NEW YORK A Roundabout Theater Company presentation of a play in two acts by Christopher Hampton. Directed by David Grindley. Set, Tim Shortall; costumes, Tobin Ost; lighting, Rick Fisher; sound, Gregory Clarke; dialect coach, Gillian Lane-Plescia; production stage manager, Arthur Gaffin. Opened April 26, 2009. Reviewed April 23. Running time: 2 HOURS, 10 MIN.
Philip Matthew Broderick Braham Jonathan Cake Celia Anna Madeley Donald Steven Weber John Tate Ellington Araminta Jennifer Mudge Elizabeth Samantha Soule
Director David Grindley had a hit in 2005 with his Donmar Warehouse revival of Christopher Hampton's "The Philanthropist," its cast headed by Simon Russell Beale, an actor who could locate the emotional undertow in even the most distancing role. There's no reason to question the endorsement of London critics, but every reason to suppose the change of venue and lead actor must have taken a dire toll on Grindley's production. With Matthew Broderick reducing the title character to a cartoon, performing in his own hermetic space that excludes everyone else onstage, the play sits inertly, its poignancy lost and its clever dialogue hollowed into empty banter.
"You're so incredibly bland, you just sit there like a pudding, wobbling gently," says Celia (Anna Madeley) to her unassertive fiance Philip (Broderick). Harsh as that sounds, it's hard to fault her assessment. An English university professor who lectures in philology because he lacks the skills to teach literature ("I have no critical faculties"), Philip is mild-mannered, non-committal and chronically apologetic to the point of near-invisibility. He's an anagram wiz (before there was an online anagram generator to perform that task) who likes everyone and everything.
Hampton constructed the 1970 play as an inversion of Moliere's "The Misanthrope," but what no doubt plays as skilful reversal with a nuanced interpretation of the central character is rendered tediously academic when that anxious, lonely man comes across as a drone without a soul. Add the mock-earnest voice of someone parodying Trevor Howard in "Brief Encounter" and all despair evaporates.
While Moliere's protagonist alienated everyone around him via his inability to mask his scornful opinions, Philip rubs people the wrong way with his pathological pleasantness. Hampton pushes that reaction to extremes with his attention-grabbing opening scene, in which an Angry Young Man playwright (Tate Ellington) reads aloud from his work, then interprets Philip's innocuous approval as a devastating dismissal.
Far less drastic in his response but no less irked by Philip is Braham (Jonathan Cake), a successful writer and swaggering egotist who reads the offending dweeb's disengagement as a dig. "I think you're being subtly insulting," he suggests after Philip turns his fascination with structural linguistics to Braham's choice of words. "There's nothing cruder than an excess of subtlety."
Hampton sketches the airless world of these self-absorbed academics and artists with a poison pen, setting their decadent insularity against a climate of escalating violence and anarchy, reflecting the time of political ferment in which the play was written. The prime minister and most of his cabinet have been murdered by a right wing fanatic, leaving the Minister of Sport next in line to run the country. And a terrorist group has begun a campaign to assassinate England's greatest living writers, a list from which Braham is peeved to have been omitted.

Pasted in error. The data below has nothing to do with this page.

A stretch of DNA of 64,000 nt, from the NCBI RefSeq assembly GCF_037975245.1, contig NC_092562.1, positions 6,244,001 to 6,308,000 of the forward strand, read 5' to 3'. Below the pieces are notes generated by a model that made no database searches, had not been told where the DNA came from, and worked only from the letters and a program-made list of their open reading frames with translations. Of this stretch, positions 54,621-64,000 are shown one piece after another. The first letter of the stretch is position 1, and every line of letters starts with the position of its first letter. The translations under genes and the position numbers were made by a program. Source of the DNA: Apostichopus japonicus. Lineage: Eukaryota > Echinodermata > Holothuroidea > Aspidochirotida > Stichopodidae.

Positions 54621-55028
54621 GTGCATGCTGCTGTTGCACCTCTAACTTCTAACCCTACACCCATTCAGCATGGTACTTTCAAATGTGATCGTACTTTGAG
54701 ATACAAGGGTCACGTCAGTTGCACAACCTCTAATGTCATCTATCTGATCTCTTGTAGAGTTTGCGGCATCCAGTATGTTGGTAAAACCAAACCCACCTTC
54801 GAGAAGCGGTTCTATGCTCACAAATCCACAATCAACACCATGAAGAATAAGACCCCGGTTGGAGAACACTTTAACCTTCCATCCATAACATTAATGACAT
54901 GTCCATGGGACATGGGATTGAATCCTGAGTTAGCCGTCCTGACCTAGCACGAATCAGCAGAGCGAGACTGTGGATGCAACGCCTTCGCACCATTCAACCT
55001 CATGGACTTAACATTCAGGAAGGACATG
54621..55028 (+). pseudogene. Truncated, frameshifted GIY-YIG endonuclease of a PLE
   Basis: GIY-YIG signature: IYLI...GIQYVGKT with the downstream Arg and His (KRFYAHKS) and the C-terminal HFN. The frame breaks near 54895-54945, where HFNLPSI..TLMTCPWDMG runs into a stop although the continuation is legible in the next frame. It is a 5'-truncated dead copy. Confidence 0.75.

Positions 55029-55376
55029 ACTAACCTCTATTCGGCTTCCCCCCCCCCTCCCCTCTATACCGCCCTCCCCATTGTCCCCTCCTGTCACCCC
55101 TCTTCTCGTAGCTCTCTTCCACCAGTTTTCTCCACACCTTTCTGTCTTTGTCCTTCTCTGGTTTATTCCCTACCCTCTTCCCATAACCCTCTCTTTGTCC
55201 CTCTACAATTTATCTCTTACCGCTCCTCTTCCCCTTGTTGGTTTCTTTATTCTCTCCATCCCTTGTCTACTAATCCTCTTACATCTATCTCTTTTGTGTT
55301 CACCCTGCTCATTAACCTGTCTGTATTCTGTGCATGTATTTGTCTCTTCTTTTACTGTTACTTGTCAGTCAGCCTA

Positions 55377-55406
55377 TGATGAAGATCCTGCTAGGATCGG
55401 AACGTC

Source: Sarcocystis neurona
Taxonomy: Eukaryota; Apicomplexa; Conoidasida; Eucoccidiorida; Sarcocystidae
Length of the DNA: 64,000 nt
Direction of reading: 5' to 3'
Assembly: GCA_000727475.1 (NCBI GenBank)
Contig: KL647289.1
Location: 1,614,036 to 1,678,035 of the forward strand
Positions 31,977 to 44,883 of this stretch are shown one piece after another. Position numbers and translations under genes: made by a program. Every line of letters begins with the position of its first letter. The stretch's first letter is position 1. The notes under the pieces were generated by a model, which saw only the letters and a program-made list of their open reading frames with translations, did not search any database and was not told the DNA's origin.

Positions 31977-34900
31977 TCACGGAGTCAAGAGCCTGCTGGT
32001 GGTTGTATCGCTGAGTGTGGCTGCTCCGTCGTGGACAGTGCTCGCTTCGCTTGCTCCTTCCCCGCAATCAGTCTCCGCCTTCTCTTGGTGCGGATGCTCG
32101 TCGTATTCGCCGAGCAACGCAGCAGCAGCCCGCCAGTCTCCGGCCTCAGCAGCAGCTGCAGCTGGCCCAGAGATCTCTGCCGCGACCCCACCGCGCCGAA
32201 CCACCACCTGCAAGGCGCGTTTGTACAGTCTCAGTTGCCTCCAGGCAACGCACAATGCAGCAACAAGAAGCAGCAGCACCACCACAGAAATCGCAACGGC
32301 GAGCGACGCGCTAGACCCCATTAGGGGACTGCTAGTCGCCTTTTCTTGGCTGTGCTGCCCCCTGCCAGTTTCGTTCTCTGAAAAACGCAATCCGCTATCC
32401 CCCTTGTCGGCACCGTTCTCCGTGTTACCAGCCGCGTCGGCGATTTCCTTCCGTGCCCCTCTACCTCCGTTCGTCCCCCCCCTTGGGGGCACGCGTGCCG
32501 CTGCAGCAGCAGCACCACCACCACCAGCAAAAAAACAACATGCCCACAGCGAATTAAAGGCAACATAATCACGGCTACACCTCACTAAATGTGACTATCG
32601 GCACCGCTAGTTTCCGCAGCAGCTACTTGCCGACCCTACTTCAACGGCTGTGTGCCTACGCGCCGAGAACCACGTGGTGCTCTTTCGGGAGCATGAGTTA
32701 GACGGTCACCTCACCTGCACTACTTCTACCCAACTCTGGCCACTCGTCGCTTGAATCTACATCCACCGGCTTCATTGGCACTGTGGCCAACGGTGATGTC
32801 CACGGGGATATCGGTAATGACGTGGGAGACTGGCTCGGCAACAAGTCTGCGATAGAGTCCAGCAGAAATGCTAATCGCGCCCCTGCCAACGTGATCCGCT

The central scene is a dinner party for six, at which Philip and ambitious young graduate Celia entertain cynical professor Donald (Steven Weber), Braham, campus tart Araminta (Jennifer Mudge) and Elizabeth (Samantha Soule), a mouse reportedly carrying a torch for Philip. But it's the aftermath of this scene and Araminta's thankless attempt to seduce him that force Philip to face the fear and humiliation of solitude.
Grindley and Broderick get comic mileage out of Philip's quiet panic as aggressive Araminta makes her move and he obliges more out of politeness than desire. Likewise, there are moments when Philip's discomfort at the evidence of his incompatability with Celia suggests some deeply hidden layer of human vulnerability beneath the caricature. But even when Philip, in an uncharacteristic bit of self-analysis, reflects on the fragile happiness of "a full life and an empty one," Broderick still doesn't entirely convince us there's anybody home.
The lack of texture in the central performance sucks the life out of everything else in the play, dulling down even some of the wittiest stretches of dialogue. However, Madeley (the sole holdover from the London cast) finds a pulse in flinty Celia, notably when she's bordering on spitefulness; Weber is appealingly at ease as a man proudly dedicated to idleness; and Cake has fun with an overstated role, strutting around in a ridiculous Elvis-goes-Oxbridge striped velvet suit, frill-front shirt and porn-star handlebar mustache.
Handsome as it is, Tim Shortall's set seems engulfed on the American Airlines stage, despite the towering shelf of books that dominates Philip's sterile living room/study. The black recesses on either side may represent the shadowy menace beyond this oblivious world, but the play and its characters appear dwarfed. There's too little incentive to enter this cloistered domain, let alone spend time pondering the deadly sins of its inhabitants.